The limpid eyes of an endangered species of charismatic mega-fauna stare pleadingly from the page, accompanied by a suitably dramatic headline: “On the brink” or “Last chance to save”.
We’re all familiar with the imploring, urgent tone of so much of the campaigning communication around nature conservation, where the words biodiversity and extinction are almost automatically conjoined. In fact, they’re so inextricably linked that campaigners often seem to find it difficult to mention species without the qualifier, “under threat”.
Beyond the arguably effective role that the notion of a 'world without tigers' may play in fund-raising for conservation campaigns, does this persistent message of loss actually engage the public?
But beyond the arguably effective role that the notion of a “world without tigers” may play in fund-raising for conservation campaigns, does this persistent message of loss actually engage the public beyond the minority of “biocentric” people for whom biodiversity has intrinsic value?
Our experience developing the brand and messaging for the International Year of Biodiversity 2010 unfortunately suggests that these messages actively turn most people off, or worse instil a fatalistic, apathetic, head-shaking view of the sorry state of the world. What they certainly don’t do is inspire action, especially not among those we might call humanists (for whom biodiversity has value only in relation to people) or egoists (for whom biodiversity has value only in relation to them).
These folk value biodiversity in a more utilitarian way — because of the way it makes them feel, rather than because of its intrinsic right to exist. And this is why messages about how much we love biodiversity can ultimately be so much more compelling. They tap into the deep biophilic side of human nature, emotive childhood experiences of the wild, or the inspirational fact and fascination of a classic David Attenborough television series. Love of nature is about awe, wonder and joy, and is it any wonder this approach might literally conquer all?
That said, engaging people on biodiversity is not a simple tussle between messages of loss and love.
The Economics of Ecosystems and Biodiversity report aims to outline the almost incalculable economic value that nature provides through its products and services.
With the recent publication of the The Economics of Ecosystems and Biodiversity (TEEB) report we have added a new element into the mix — need. Widely billed as the “Stern report on nature”, this heavyweight tome aims to outline the almost incalculable economic value that nature provides through its products and services. You know, those trivial things such as food, air, clean water, medicines.
Ironically, after all the complex arithmetic and fiscal calculus, the report’s lead author, Pavan Sukhdev, joked: “Actually the economic value of nature is infinite, because without nature there is nothing.”
However, ‘need’ messages rely on rationality, and we all know that despite the protestations of economists, human beings simply don’t act rationally. More problematic still is when we attempt to combine love and need messages. Financially valuing things we care deeply about does strange things to our brains… most of us love and care about our families and pets, but it would be hard to put a price on them. How much is your sister worth? Or your cat? If we have an emotional connection with nature, slapping a cold, hard cash value on it doesn’t reinforce that bond — it may actively undermine it.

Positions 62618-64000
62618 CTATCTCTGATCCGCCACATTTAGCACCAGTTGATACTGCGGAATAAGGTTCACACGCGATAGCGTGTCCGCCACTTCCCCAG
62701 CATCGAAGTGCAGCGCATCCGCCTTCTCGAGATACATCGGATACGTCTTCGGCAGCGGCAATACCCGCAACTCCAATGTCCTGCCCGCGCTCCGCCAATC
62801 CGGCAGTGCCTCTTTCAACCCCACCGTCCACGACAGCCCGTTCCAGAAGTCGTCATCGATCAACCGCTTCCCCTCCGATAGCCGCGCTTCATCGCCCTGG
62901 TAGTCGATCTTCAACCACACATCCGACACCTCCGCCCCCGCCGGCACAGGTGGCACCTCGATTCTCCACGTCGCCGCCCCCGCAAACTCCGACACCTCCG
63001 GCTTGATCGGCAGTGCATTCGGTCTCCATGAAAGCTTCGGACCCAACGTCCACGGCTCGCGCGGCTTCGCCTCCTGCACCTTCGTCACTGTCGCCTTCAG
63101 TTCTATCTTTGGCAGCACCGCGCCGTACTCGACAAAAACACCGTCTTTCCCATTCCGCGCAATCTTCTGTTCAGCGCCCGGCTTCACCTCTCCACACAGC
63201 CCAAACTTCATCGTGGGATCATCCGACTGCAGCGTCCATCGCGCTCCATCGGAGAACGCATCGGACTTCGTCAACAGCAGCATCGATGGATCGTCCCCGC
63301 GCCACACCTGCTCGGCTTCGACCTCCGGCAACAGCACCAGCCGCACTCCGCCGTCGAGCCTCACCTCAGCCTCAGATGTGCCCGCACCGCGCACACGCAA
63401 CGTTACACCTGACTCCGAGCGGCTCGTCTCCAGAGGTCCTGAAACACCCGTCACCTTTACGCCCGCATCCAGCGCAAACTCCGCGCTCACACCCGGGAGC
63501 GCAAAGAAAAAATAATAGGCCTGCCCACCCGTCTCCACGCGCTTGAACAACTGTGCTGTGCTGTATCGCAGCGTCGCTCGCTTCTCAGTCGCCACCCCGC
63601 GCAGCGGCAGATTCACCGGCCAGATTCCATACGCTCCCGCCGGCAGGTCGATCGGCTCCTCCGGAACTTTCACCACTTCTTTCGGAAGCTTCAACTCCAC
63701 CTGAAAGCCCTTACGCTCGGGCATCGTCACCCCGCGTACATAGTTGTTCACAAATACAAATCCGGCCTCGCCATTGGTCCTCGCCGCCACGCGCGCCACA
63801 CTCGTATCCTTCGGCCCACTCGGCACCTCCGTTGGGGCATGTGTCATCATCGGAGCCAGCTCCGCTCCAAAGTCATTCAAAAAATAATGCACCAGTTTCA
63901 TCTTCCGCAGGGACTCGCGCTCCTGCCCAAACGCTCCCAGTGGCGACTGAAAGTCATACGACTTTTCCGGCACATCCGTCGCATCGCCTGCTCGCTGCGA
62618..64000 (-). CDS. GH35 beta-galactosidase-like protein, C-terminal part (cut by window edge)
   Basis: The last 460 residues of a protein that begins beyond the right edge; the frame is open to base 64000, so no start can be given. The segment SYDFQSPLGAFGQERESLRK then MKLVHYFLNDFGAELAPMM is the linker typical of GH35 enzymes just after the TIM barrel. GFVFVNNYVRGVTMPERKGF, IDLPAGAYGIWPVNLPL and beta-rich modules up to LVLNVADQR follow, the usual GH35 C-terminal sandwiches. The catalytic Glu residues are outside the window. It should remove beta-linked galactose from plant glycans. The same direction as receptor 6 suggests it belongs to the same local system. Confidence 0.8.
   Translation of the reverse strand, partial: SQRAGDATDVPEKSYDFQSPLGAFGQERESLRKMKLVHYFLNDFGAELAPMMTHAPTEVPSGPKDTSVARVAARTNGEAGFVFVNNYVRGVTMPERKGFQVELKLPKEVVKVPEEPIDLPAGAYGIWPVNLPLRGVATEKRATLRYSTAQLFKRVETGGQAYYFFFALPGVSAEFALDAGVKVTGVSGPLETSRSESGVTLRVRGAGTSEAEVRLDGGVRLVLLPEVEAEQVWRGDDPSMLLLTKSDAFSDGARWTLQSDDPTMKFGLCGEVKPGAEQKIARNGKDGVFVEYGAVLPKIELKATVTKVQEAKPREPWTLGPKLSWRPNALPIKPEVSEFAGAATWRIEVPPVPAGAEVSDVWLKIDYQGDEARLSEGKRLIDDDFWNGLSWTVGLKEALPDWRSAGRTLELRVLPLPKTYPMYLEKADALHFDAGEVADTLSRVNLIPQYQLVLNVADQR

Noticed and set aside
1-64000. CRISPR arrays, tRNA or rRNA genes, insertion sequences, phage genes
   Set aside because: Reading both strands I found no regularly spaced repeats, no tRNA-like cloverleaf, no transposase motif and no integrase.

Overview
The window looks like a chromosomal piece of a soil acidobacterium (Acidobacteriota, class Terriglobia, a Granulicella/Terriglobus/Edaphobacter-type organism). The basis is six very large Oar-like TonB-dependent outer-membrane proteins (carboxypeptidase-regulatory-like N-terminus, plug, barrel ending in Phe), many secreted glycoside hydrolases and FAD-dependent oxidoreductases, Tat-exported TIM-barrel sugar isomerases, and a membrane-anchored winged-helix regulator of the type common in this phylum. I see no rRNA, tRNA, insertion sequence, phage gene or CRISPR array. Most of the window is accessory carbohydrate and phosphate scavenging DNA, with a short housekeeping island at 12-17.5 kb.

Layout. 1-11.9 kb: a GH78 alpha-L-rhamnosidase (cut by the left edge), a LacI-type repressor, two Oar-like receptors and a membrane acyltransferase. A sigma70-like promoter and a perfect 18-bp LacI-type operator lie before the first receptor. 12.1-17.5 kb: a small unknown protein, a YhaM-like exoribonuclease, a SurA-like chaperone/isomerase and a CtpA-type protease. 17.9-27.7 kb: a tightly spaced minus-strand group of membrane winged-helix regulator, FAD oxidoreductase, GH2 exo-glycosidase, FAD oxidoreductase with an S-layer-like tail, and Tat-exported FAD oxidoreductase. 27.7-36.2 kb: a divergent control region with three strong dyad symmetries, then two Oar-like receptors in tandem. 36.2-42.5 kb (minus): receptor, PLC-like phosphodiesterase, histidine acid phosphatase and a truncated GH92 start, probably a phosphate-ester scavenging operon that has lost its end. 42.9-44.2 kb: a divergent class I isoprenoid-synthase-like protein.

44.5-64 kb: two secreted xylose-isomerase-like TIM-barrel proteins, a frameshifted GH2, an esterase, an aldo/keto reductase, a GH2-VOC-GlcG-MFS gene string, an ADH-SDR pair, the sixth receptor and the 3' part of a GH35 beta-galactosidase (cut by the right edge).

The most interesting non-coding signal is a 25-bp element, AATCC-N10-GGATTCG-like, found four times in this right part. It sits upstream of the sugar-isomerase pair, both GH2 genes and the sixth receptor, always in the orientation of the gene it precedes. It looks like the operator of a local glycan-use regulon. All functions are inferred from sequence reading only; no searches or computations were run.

But what’s the solution? Charitable donations for conservation are vital but are almost akin to carbon offsetting — as they assuage guilt whilst failing to tackle behaviour change that may be driving negative impacts in the first place.
Ultimately the answer may lie in turning the idea of biodiversity itself into a brand — one whose very promise is the brilliant, beautiful, bountiful, natural splendour of our fertile but fragile world.
However, if our communications combine a message of love for biodiversity with practical, tangible things people can do to positively enhance it, from guerilla gardening to buying organic, they are far more likely to engage and activate a public audience.
For business and government the communications recipe is different. Combining ‘need’ and ‘action’ makes a strong and persuasive economic case coupled with specific demands for changes in company practice or policy.
Ultimately the answer may lie in turning the idea of biodiversity itself into a brand — one whose very promise is the brilliant, beautiful, bountiful, natural splendour of our fertile but fragile world. A brand that we love deeply, that inspires and motivates us to take action to protect biodiversity, not just because we have to but because we want to.
We need to celebrate the love for the natural world we still have and not just mourn the tragic and irreversible loss of species. As comedian Ben Elton eloquently put it: “I resent the creation of a world in which beauty is a reminder of what we’ve lost rather than what we’ve still got.”
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This article was originally published on guardian.co.uk at 13.21 BST on Thursday 15 July 2010.